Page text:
Why Stocks Won’t Rally When Interest Rates Stop Rising

Depending on who you listen to, and who you believe, this week’s interest rate hike by the Fed could either be the last or second last in the current round of Fed tightening. Some expect no rate increase when the Fed meets in March under the new Chairman, while others expect one last increase of another quarter point.

Regardless of the outcome, investors should not celebrate the end to the current round of interest rate hikes too much. According to a recent research report done for USA Today by Ned Davis Research, since 1929 stocks tend to be down 71% of the time six months after the Fed stops raising rates. On average, stocks are down about 5 percent six months after interest rates stop rising.

While many investors would expect the opposite–they think stocks would rise if rates stop rising–the same investors neglect the fact that the effects of higher interest rates are not felt by companies and the economy until up to a year after rates rise. Higher rates obviously lead to higher borrowing costs for companies and those higher costs are not reflected in reported income immediately. There’s a time delay between higher interest rates happening and corporate earnings reflecting the increase.

Personally, I feel that the investors have not fully understood the effects of the Fed raising rates so aggressively (we are talking 14 consecutive times in a row), from a low of 1 percent to a high of 4.5 percent. The bottom line is that rates have risen 350% in less than two years. That’s got to hurt.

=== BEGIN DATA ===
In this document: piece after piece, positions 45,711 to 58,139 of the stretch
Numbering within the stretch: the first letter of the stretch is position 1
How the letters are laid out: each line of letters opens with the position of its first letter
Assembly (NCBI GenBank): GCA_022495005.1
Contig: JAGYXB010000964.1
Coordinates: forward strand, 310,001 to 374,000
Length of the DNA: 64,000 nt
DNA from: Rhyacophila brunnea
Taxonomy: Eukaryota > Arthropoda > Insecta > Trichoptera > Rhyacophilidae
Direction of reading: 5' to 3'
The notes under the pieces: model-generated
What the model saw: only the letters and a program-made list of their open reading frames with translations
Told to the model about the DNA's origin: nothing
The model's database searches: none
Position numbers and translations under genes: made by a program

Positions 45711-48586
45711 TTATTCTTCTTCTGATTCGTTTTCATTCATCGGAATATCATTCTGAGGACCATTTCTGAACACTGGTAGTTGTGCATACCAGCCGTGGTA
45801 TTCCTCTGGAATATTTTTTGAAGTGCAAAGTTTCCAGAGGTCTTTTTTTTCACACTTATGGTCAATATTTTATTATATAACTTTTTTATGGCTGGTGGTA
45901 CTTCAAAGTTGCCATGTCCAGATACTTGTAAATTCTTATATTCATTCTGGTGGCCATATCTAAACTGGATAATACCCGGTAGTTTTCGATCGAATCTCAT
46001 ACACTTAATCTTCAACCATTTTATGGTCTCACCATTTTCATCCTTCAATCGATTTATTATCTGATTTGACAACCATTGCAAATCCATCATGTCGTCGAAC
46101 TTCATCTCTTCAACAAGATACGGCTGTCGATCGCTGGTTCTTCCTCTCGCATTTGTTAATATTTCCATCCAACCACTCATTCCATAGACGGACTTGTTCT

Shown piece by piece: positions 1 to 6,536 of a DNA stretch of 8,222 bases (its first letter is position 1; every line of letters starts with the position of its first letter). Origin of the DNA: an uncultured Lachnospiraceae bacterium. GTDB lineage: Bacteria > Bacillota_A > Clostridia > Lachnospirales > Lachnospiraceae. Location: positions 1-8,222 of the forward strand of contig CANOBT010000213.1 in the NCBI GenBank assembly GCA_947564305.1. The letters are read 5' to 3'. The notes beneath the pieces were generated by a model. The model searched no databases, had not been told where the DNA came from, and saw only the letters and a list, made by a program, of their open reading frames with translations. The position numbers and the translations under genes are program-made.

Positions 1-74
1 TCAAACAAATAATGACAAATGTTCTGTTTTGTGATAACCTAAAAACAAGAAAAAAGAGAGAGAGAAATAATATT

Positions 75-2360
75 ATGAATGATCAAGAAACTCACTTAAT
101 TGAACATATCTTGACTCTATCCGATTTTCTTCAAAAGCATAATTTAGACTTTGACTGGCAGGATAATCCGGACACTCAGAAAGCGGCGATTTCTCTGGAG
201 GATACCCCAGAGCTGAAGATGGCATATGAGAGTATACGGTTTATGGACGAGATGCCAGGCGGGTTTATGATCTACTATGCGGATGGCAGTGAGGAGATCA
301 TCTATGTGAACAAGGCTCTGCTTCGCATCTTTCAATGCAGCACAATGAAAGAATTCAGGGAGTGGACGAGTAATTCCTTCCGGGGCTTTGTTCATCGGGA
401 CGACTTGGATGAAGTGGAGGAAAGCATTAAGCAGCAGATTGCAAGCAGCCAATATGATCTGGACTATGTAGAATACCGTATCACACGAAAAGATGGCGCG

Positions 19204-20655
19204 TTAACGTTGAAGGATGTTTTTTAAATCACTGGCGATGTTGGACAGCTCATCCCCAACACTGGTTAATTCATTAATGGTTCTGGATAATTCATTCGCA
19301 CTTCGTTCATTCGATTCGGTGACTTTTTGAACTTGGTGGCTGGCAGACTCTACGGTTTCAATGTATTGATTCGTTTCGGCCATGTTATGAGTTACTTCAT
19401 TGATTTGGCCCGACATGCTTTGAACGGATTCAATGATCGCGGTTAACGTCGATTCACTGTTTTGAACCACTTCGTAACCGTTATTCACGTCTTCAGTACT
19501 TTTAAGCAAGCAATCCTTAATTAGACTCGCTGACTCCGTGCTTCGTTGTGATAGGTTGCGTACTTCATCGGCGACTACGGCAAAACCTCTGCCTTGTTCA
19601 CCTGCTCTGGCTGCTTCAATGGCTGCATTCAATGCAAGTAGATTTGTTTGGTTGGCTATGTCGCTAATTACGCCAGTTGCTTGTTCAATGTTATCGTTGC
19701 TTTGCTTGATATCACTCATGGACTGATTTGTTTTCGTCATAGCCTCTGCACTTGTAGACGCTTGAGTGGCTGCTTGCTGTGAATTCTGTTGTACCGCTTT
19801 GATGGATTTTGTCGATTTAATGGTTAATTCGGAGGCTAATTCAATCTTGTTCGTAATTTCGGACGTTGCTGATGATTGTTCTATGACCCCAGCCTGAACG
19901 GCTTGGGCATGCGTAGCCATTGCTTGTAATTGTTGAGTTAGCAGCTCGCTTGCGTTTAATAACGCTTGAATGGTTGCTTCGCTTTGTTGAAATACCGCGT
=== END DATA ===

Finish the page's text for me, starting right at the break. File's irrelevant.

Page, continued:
Advertisement

What was the effect on the economy and consumers when interest fell to 1 percent in mid-2004? Real estate boomed because investors and consumers borrowed aggressively to buy property. Notice though, how the Dow Jones Industrial Average never rallied to a new record high despite the 46-low rates. The Dow didn’t rally because the stock market is a leading indicator– the market knew consumers would have to deal with the harsh realty of paying higher interest costs for their purchases down the road. And, on the topic of the market being a leading indicator, the majority of stocks have already discounted the fact that the Fed’s current round of rate hikes was coming to an end.

NEWSFLASH-Preliminary figures indicate China’s economy may have passed that of France, Italy, and Britain in 2005 to become the world’s fourth largest economy. My interpretation: If China keeps on its fast-growth path, deflation will become a serious problem for the United States. The U.S. dollar will also continue to be under severe price pressure.